Indeed, they’re now one of the largest craft breweries in the United States and the largest to package exclusively in cans. Today, they’re joined by more than 500 other canning breweries in the US.

In Australia, the first canning system wasn’t installed until ten years later, in 2012. Australian Brewery’s Neal Cameron also opted for a machine from Cask, becoming the country’s first craft brewer to package in cans. His motivation in choosing cans stemmed predominantly from the high level of protection they offer against factors that can diminish beer quality.

Oxygen and light are two of beer’s biggest enemies. Exposure to UV light degrades sensitive hop flavour compounds, producing a new set of molecules with displeasing aromas. Air encourages oxidation, resulting in a variety of off-flavour compounds.

Cans, which are tightly sealed from the rest of the world after filling, arguably offer better protection from both. Whether there’s any added benefit over a well sealed standard brown bottle remains up for debate, but the fact such a discussion exists shows how far they’ve come from the “fizzy yellow” brews of old. Now, it’s up to an internet full of blind taste tests to determine the real winner of that category.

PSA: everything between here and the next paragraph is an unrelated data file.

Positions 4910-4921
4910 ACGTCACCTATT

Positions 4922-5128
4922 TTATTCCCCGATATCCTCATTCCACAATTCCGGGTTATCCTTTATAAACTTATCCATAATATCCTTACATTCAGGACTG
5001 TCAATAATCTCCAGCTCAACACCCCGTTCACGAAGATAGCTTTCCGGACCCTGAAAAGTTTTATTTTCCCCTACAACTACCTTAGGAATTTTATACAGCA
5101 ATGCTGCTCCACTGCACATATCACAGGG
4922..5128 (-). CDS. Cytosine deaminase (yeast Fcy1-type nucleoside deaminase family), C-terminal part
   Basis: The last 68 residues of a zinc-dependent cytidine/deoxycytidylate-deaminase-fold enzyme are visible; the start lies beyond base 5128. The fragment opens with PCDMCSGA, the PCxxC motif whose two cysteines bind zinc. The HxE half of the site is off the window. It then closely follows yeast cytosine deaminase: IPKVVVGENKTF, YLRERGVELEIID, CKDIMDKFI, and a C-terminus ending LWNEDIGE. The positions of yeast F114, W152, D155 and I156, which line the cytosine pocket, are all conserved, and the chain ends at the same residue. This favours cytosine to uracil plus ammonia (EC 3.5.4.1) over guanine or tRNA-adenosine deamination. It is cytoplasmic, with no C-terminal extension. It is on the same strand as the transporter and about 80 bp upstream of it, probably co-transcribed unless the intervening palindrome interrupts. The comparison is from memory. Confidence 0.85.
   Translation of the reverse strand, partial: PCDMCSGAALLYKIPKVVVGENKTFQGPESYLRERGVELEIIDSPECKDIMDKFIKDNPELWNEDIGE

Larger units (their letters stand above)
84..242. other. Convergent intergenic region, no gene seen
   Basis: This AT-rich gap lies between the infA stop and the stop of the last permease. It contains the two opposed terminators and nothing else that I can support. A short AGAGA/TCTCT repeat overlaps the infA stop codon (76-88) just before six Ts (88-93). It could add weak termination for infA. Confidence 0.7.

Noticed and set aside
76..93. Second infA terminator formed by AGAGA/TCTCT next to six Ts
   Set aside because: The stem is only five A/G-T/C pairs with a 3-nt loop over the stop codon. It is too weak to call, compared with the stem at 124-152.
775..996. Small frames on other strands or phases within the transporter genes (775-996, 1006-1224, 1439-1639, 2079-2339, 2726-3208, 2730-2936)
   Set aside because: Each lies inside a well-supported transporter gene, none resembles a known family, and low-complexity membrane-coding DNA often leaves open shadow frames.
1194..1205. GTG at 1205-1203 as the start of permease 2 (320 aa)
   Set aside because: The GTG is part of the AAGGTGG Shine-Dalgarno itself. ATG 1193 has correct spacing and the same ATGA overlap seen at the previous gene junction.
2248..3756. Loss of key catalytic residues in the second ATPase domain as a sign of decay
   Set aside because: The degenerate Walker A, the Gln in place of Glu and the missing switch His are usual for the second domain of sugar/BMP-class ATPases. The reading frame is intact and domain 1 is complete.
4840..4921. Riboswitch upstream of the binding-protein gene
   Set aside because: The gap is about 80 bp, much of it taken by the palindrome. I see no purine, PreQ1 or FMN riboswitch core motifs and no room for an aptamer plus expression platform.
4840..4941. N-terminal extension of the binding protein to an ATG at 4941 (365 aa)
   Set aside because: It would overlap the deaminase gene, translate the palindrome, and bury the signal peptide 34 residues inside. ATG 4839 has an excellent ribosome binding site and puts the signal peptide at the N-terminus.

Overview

The Aussie Lifestyle

Feral has built a canning line alongside its bottling line at the brewery it shares with Nail.


One of the greatest benefits cans offer for the Australian market is their portability. 

“Your craft beer lovers are an active, adventurous and outdoors loving group,” says Peter. “They want to drink great beer on their outdoor adventures and cans make that extremely easy to do. Cans are easy to recycle, to take out of the backcountry or away from the beach. They’re also often welcome in places bottles aren’t.”

Such a location is the eternally popular summer music festival; where once the choice was simple lager or old school British ales, now you can wander through The Sup at Meredith and find an impressive array of craft beers in punters' hands. Tapping into that scene was a major driving factor in Feral Brewing Company’s decision to can, according to national sales manager Steve Finney, as it was for Mountain Goat when it put its Summer Ale into cans. 

“It came from the demands of local sporting clubs and local festival organisers who were starting to look for better beer options,” he says. “It was a market we weren’t playing in draught or bottles.”